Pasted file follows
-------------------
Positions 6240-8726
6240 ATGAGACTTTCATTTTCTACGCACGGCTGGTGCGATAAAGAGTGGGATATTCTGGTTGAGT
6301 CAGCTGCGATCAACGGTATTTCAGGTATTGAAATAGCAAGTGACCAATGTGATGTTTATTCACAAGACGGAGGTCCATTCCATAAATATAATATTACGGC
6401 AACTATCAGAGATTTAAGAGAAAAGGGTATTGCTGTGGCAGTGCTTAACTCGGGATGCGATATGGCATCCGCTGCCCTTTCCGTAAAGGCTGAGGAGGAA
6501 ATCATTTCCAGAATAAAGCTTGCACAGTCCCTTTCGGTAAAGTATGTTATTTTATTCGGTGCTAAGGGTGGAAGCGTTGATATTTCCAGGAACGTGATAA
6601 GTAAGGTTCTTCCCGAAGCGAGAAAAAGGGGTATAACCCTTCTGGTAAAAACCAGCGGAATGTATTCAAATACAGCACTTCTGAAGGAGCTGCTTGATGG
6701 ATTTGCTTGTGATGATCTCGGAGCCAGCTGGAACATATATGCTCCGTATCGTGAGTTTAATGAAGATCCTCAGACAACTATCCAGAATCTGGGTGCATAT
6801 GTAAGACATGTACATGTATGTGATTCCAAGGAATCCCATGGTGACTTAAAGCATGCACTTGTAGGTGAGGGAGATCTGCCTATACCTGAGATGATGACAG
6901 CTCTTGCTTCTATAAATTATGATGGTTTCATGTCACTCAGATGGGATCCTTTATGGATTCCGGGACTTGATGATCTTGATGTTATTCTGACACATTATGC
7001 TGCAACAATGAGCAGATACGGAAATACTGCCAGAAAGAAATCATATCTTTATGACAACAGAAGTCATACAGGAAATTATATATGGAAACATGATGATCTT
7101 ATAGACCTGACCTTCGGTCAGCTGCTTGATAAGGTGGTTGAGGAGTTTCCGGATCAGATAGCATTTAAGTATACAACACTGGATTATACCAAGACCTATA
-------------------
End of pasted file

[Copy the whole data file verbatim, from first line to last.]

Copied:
Positions 6240-8726
6240 ATGAGACTTTCATTTTCTACGCACGGCTGGTGCGATAAAGAGTGGGATATTCTGGTTGAGT
6301 CAGCTGCGATCAACGGTATTTCAGGTATTGAAATAGCAAGTGACCAATGTGATGTTTATTCACAAGACGGAGGTCCATTCCATAAATATAATATTACGGC
6401 AACTATCAGAGATTTAAGAGAAAAGGGTATTGCTGTGGCAGTGCTTAACTCGGGATGCGATATGGCATCCGCTGCCCTTTCCGTAAAGGCTGAGGAGGAA
6501 ATCATTTCCAGAATAAAGCTTGCACAGTCCCTTTCGGTAAAGTATGTTATTTTATTCGGTGCTAAGGGTGGAAGCGTTGATATTTCCAGGAACGTGATAA
6601 GTAAGGTTCTTCCCGAAGCGAGAAAAAGGGGTATAACCCTTCTGGTAAAAACCAGCGGAATGTATTCAAATACAGCACTTCTGAAGGAGCTGCTTGATGG
6701 ATTTGCTTGTGATGATCTCGGAGCCAGCTGGAACATATATGCTCCGTATCGTGAGTTTAATGAAGATCCTCAGACAACTATCCAGAATCTGGGTGCATAT
6801 GTAAGACATGTACATGTATGTGATTCCAAGGAATCCCATGGTGACTTAAAGCATGCACTTGTAGGTGAGGGAGATCTGCCTATACCTGAGATGATGACAG
6901 CTCTTGCTTCTATAAATTATGATGGTTTCATGTCACTCAGATGGGATCCTTTATGGATTCCGGGACTTGATGATCTTGATGTTATTCTGACACATTATGC
7001 TGCAACAATGAGCAGATACGGAAATACTGCCAGAAAGAAATCATATCTTTATGACAACAGAAGTCATACAGGAAATTATATATGGAAACATGATGATCTT
7101 ATAGACCTGACCTTCGGTCAGCTGCTTGATAAGGTGGTTGAGGAGTTTCCGGATCAGATAGCATTTAAGTATACAACACTGGATTATACCAAGACCTATA